Golgi Apparatus Structure and Function
In biology, cells are microscopic functional units which allow organisms to carry out their various vital processes. Within each cell are different organelles, the constituent parts which allow the cells to carry out these overall functions. One of the most important organelles of most eukaryotic cells is something known as the Golgi apparatus or, simply, the Golgi. In a very basic sense, the Golgi apparatus produces, distributes and packages various cell molecules.
At thedailyECO, we discover more about the Golgi apparatus structure and function. We do so by providing a definition of Golgi apparatus, as well as diagrams so you can have a better idea of the structure of the Golgi.
What is the Golgi apparatus?
The Golgi apparatus is a cell organelle of most eukaryotic cells, although not all of them. Eukaryotic cells are those which have a true nucleus and are fund in all plants, animals and fungi. While both plant and animal cells have a Golgi apparatus, they are more properly formed in animal cells with larger cisternae. Plant cells also have Golgi apparatus, but they tend to be greater in number and have smaller cisternae. Yeast cells vary in Golgi structure.
Located in the cell's cytoplasm, the Golgi apparatus is a set of structures arranged near the plasmatic membrane, the endoplasmic reticulum and the nucleus. It is distinguished by having a moon shape made up of several sacs, the number of which varies depending on the type and origin of the cell.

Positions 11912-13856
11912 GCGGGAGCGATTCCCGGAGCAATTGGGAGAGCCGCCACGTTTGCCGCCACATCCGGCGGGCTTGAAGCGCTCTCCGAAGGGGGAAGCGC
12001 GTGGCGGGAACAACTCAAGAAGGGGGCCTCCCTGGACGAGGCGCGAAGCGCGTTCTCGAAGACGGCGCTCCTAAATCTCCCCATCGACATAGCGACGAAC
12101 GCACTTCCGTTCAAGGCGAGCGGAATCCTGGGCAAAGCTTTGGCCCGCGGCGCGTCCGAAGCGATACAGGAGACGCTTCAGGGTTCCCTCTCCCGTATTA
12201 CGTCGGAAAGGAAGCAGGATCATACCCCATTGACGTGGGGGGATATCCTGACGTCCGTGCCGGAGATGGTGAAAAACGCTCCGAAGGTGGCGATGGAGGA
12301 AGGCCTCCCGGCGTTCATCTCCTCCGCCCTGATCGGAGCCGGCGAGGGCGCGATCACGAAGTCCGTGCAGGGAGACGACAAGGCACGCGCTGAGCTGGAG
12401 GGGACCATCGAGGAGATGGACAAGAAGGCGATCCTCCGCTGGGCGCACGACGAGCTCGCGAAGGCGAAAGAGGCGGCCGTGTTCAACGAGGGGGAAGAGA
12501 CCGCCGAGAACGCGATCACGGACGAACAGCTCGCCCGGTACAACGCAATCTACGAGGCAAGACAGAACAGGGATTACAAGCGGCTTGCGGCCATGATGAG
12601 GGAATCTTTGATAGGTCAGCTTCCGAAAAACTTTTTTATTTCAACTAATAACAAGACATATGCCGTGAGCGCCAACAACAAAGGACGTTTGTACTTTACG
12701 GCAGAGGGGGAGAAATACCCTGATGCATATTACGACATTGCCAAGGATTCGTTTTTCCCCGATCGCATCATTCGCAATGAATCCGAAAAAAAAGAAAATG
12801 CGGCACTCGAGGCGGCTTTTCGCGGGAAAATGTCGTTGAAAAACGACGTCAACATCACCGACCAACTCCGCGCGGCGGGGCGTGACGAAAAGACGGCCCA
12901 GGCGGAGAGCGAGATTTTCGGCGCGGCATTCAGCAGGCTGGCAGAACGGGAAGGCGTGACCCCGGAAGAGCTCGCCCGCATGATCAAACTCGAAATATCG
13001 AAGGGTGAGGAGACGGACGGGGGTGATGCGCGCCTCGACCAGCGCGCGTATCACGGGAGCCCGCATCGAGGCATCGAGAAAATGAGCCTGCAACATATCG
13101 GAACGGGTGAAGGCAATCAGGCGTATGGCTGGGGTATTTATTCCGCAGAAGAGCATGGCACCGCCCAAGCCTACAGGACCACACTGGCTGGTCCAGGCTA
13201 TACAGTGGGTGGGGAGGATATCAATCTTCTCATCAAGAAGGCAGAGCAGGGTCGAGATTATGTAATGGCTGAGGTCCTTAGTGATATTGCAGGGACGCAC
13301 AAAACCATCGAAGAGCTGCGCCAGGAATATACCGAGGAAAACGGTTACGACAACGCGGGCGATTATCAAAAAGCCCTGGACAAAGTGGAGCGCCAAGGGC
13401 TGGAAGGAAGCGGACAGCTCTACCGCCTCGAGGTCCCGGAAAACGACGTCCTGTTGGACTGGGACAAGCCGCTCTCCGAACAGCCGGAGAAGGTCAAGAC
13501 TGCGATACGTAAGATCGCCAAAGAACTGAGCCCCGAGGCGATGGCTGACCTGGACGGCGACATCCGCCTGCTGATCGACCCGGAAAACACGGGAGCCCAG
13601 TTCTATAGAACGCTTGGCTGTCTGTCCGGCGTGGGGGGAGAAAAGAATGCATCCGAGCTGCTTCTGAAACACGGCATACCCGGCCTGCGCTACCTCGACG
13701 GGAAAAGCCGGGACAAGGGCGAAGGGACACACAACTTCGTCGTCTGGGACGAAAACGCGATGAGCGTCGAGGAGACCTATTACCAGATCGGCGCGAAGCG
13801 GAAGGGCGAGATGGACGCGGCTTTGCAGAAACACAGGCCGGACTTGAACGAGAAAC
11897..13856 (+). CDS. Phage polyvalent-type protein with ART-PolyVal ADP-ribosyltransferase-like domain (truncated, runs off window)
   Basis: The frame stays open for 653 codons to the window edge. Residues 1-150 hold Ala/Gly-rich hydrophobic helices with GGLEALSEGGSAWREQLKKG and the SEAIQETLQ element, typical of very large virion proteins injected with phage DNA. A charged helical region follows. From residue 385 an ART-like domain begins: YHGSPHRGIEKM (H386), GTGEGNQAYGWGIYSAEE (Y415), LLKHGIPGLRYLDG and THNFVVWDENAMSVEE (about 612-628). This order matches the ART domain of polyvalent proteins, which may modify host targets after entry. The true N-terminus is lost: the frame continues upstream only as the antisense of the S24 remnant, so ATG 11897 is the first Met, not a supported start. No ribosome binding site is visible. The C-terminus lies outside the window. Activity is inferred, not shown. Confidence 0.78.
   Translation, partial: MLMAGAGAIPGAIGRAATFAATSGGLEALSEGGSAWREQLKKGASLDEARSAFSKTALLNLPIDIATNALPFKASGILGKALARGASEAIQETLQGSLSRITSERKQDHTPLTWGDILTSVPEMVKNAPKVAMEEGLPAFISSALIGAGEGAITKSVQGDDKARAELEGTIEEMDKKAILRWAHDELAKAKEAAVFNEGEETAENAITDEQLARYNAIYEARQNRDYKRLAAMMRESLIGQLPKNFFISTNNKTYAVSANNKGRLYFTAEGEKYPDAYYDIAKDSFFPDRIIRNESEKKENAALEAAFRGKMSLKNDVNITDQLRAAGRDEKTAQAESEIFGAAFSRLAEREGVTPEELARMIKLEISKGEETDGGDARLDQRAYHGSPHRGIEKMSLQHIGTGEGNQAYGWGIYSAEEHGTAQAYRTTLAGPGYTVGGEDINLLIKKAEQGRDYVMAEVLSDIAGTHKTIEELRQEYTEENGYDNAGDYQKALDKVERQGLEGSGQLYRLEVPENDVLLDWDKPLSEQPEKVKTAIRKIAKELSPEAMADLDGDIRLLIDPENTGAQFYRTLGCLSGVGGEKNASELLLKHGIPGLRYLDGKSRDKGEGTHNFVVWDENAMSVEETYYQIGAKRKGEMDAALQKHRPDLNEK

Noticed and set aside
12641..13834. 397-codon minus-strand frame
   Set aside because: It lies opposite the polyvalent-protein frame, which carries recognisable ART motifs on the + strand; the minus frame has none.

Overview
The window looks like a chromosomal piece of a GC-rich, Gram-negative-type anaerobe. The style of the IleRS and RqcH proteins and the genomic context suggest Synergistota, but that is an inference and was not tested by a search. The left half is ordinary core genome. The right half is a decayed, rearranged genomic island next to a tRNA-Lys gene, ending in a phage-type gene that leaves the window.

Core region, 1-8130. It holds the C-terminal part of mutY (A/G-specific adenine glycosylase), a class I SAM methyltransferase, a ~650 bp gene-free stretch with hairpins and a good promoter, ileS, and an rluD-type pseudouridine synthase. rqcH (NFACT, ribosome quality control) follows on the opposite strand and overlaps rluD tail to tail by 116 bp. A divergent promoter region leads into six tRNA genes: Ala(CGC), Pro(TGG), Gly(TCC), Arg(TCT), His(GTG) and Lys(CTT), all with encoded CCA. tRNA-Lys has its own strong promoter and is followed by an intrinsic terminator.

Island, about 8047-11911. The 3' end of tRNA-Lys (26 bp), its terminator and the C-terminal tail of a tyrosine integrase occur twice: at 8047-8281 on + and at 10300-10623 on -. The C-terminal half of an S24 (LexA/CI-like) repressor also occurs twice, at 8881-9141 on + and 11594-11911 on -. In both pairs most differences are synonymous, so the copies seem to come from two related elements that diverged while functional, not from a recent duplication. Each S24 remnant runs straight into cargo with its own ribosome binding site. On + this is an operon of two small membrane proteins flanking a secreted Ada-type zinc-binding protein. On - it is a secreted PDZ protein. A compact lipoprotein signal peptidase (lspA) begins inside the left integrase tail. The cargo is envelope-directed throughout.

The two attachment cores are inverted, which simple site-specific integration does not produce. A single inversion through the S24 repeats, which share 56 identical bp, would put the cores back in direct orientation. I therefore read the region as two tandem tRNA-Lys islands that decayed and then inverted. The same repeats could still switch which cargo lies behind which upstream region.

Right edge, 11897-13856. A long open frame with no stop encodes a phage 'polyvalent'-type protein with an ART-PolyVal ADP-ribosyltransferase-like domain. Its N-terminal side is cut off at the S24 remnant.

The Golgi apparatus is derived from the endomembrane system. This system helps compartmentalize cells into different functional organelles. It has a very compact structure which is seen in stacked folds which allow for greater efficiency. We can better understand this structure by looking at the Golgi's component parts in the sections below.
For more background information on how different cells function, take a look at our related guide to the definition and function of cell organelles.
Structure of the Golgi apparatus
We have already mentioned that Golgi apparatus have cisternae, but we need to explain what these and other parts of the Golgi apparatus are, as well as their functions. For this reason, we need to look at the different parts of the Golgi apparatus:
- Cisternae: they are groups of flattened membranous sacs which are important for the packaging and modification of proteins. They usually group from 4 to 8 vesicles or sacs. Each one is independent of each other, unconnected and bound by a membrane. A cell can have several of these stacked sacs, but it depends on the type and state of the cell. The cisternae are located on fibrous proteins. This collection of proteins is known as the Golgi matrix.
- Vesicles: vesicles transit within the different cisternae. Those that go in are called incoming vesicles, and those that are sent out are called outgoing vesicles. They are made from the membrane of the Golgi apparatus.
- Lumen: the region found at the center of the cisterns.
- Cis-face and trans-face: each lumen has two faces. The cis-face of the Golgi lumen is the side that receives vesicles and the trans-face is the side that sends them out. In the middle of both poles are the intermediate cisternae. Given the name of these faces, the movement of the vesicles has a direction from cis to trans. The cis-face is usually closer to the endoplasmic reticulum. Each face has a different polarity, thickness, and molecular composition.